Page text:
Soft

In the initial stages of trying my hand at photography, while looking at the images offered online and in books, ones by recognised photographers in their respective fields, I always had it in mind that a good photograph had to be perfect, technically perfect and sharp as a tack.  Of course, the images I was admiring were landscapes, portraits, architectural images and the like.

I later discovered (much much later) that what was more important was capturing the scene, with whatever you have, and however you can; if you can get it perfect, good for you, but it was more important to not lose the moment.

This image I had taken back in 2011, but because of the slight motion blur, I relegated it to the unprocessed pile; and since Street Photography was not my calling, but a way to experiment and even capture moments, it didn’t seem too important at the time.   I was hunting through an old catalog for some images that a friend wanted, and I came across the image and realised I liked it, I can live with the blur caused by a low shutter speed and a hastily snapped image, because that moment is now gone, but I have something to show for it; while it may not be a technically perfect shot, I realise that I don’t really need anyone but me to like it.  🙂


Canon EOS Rebel T1i, Tamron 18-270  |  Georgetown, Guyana, 2011


This was taken during the renovation works to the old Central Garage building on Avenue of the Republic, which is now a series of smaller retail stores.  In Guyana, we call those carbonated beverages “soft drinks”, the ones Americans fondly call Soda.

Click on the image to see it in the Gallery.


2015 Deck – Week 31

I had mentioned somewhere (might have been Facebook) that as artists (photographer, artist… whatever) we find the strangest subjects to focus our attention upon.

This photo and the way I took it is nothing new, others have done it before, many others will do it again, but I like it!


Canon EOS 60D  |  Sigma 10-20mm  |  1/160s at f/9.0, ISO100

Annandale, East Coast Demerara, Guyana


Click on the image to see it in the Gallery along with other images from this year’s Deck Project

Men at work

Psychologists and psychiatrists make big deals out of “association”…

I saw this scene and thought to myself that the reflective safety vests reminded me of the song YMCA by the Village People, then that led me to thinking about Men at Work, the band that sang “Land Down Under”… do you think the pipes being put “under the ground” is an inference as well?

Don’t know what psychologists or psychiatrists would make of me, but for now I’ll avoid seeing any.  and I should probably avoid the Canje area for a little while too 😀

This isn’t a great photo, but ever since I took it I’ve been thinking that I still like it for some reason… so I finished the processing and uploaded.


Canon EOS 60D, Sigma 17-50mm  |  Uncomposed moving shot.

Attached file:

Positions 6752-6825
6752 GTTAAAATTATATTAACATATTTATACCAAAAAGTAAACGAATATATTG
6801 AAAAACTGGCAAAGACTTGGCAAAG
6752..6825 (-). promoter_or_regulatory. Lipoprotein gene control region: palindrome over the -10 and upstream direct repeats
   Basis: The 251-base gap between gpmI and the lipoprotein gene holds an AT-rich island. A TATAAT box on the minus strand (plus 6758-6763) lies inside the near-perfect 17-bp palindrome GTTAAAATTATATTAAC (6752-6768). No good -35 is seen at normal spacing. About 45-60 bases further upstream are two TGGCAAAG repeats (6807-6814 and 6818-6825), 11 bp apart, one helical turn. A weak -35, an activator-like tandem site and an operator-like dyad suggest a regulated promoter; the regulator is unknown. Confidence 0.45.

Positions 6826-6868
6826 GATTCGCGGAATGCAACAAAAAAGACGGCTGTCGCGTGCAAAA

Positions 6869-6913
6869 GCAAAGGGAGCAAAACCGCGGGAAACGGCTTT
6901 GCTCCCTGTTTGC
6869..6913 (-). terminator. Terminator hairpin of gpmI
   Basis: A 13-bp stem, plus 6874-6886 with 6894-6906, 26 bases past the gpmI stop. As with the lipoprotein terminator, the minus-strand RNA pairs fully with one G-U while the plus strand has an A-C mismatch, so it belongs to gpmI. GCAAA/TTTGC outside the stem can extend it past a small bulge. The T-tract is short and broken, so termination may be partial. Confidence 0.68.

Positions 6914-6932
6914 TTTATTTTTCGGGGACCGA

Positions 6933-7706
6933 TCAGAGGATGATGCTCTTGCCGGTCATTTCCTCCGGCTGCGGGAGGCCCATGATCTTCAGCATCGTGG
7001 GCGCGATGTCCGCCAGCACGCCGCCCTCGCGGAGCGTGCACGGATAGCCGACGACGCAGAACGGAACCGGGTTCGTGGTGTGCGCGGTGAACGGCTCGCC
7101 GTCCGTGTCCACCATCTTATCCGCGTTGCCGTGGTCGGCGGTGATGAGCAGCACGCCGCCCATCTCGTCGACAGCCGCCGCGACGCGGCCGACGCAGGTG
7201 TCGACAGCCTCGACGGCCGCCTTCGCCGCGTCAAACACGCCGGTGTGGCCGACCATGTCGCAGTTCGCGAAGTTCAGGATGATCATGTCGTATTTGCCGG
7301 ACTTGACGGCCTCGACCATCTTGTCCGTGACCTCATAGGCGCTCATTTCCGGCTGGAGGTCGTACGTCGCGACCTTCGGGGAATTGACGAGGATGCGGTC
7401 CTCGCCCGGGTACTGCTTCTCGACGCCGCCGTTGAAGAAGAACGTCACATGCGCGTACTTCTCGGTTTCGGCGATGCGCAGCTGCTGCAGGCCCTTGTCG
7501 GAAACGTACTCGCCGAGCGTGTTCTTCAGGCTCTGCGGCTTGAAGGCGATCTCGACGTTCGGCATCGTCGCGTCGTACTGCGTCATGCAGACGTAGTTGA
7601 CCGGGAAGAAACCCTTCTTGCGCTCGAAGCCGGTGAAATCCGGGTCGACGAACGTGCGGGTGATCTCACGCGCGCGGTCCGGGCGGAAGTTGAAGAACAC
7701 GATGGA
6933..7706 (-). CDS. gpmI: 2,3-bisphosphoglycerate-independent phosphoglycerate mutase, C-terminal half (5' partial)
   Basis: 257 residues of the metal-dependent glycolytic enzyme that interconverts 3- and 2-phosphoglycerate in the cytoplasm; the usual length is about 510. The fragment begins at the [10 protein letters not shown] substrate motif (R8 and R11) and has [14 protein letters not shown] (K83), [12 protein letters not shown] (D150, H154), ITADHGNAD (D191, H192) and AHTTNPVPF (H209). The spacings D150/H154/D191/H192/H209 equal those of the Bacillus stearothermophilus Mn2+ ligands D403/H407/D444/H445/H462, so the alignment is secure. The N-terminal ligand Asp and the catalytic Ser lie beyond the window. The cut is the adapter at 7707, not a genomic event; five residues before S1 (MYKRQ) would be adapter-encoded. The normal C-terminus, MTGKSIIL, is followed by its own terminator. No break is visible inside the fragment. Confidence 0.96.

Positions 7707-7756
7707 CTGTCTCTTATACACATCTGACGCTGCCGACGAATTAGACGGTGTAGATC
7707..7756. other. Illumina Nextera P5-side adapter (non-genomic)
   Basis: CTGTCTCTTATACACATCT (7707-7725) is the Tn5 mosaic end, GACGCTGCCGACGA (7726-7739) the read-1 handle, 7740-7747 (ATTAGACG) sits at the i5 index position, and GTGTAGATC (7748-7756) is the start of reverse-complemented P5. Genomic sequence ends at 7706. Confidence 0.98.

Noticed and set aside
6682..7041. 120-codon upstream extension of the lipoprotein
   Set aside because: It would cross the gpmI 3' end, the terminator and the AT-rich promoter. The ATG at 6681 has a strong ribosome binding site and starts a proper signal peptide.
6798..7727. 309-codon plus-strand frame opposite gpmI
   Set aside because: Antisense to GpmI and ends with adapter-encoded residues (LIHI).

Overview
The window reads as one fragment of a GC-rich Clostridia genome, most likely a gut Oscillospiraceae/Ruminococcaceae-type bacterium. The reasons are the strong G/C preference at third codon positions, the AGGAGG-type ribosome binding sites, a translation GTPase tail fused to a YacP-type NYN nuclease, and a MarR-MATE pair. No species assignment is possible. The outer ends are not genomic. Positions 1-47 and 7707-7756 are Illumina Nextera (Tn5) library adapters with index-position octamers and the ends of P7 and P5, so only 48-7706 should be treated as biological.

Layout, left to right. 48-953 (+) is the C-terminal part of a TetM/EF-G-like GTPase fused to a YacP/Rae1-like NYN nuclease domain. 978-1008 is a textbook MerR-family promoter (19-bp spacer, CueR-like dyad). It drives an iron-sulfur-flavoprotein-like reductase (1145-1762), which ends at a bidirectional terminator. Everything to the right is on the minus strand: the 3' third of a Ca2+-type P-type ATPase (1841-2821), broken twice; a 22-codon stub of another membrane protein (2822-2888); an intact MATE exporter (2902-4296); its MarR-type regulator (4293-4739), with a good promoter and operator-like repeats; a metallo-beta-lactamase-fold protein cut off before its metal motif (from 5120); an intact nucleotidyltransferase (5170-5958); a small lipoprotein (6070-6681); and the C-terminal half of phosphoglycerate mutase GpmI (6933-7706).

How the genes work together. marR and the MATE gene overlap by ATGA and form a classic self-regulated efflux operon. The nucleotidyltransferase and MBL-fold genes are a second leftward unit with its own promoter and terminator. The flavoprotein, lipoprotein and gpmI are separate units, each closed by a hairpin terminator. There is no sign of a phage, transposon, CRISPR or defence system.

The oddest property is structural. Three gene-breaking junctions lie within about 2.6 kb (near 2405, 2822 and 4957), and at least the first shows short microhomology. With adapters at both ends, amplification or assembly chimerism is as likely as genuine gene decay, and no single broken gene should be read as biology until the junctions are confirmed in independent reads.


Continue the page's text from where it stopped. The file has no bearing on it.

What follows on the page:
Click on the image to see it in the Gallery.

Pigeon on Square

I think using a particular theme as a guide for a period is a good idea, I am keeping it at the back of my mind while shooting, but not letting it dictate the photos in general, so while I am shooting the things I see and like, I am also on the lookout for the thematic image as well.

This one I had driven past and then reversed quickly to get the shot, luckily it was a Sunday so the traffic was a bit light 🙂

Obviously, the square is the window… but those colours!!!  I love the Caribbean for scenes like this 🙂


Canon EOS 6D, Canon 24-105  |  1/400s, f/8.0, ISO 200  @105mm


Click on the image to see it in the Gallery, along with some other “Odds and Ends”


2013 Deck – Week 36

I had taken a number of photos this week at the Lusignan seawall area, but this one stood out for me from the moment I chimped and saw the image on the camera’s display screen.

I frequently see Jhandi flags along the seashore, but was never witness to the actual planting of one or seen the ritual taking place at such an event.  Needless to say, I still haven’t; but on my way back to the vehicle that day I did see some people bringing their flags to the wall, they had brought them in the back of a vehicle, and were passing them along to each other to put by the sea.

I hope you like it as much as I do.



Click on the image to see it in the Collection, along with other entries for this year’s Deck Project.

2013 Deck – Week 22

Our coastal sea-walls are fairly famous, built by the Dutch during their colonization of the area during the 1600’s and the 1700’s, and lasting all these years, protecting the land which they reclaimed from the sea (mainly Georgetown).

Whilst the walls keep the sea waters out, the Kokers (sluices) and pumps allow water accumulated in the drainage canals to be expelled out to the sea, the Kokers only work effectively if the tide is low, so the pumps are used to augment the Kokers, especially at high tide, but not exclusively.

While walking along the wall at Lusignan, I was passing one of the large pipes through which one of the pumps expel the water when I saw this scene.  🙂


Canon EOS 60D  |  Tamron 18-270 Lens  |  1/400s, f/11, 18mm, ISO400


Click on the image to see it in the Gallery with the other images from this year’s Deck Project so far.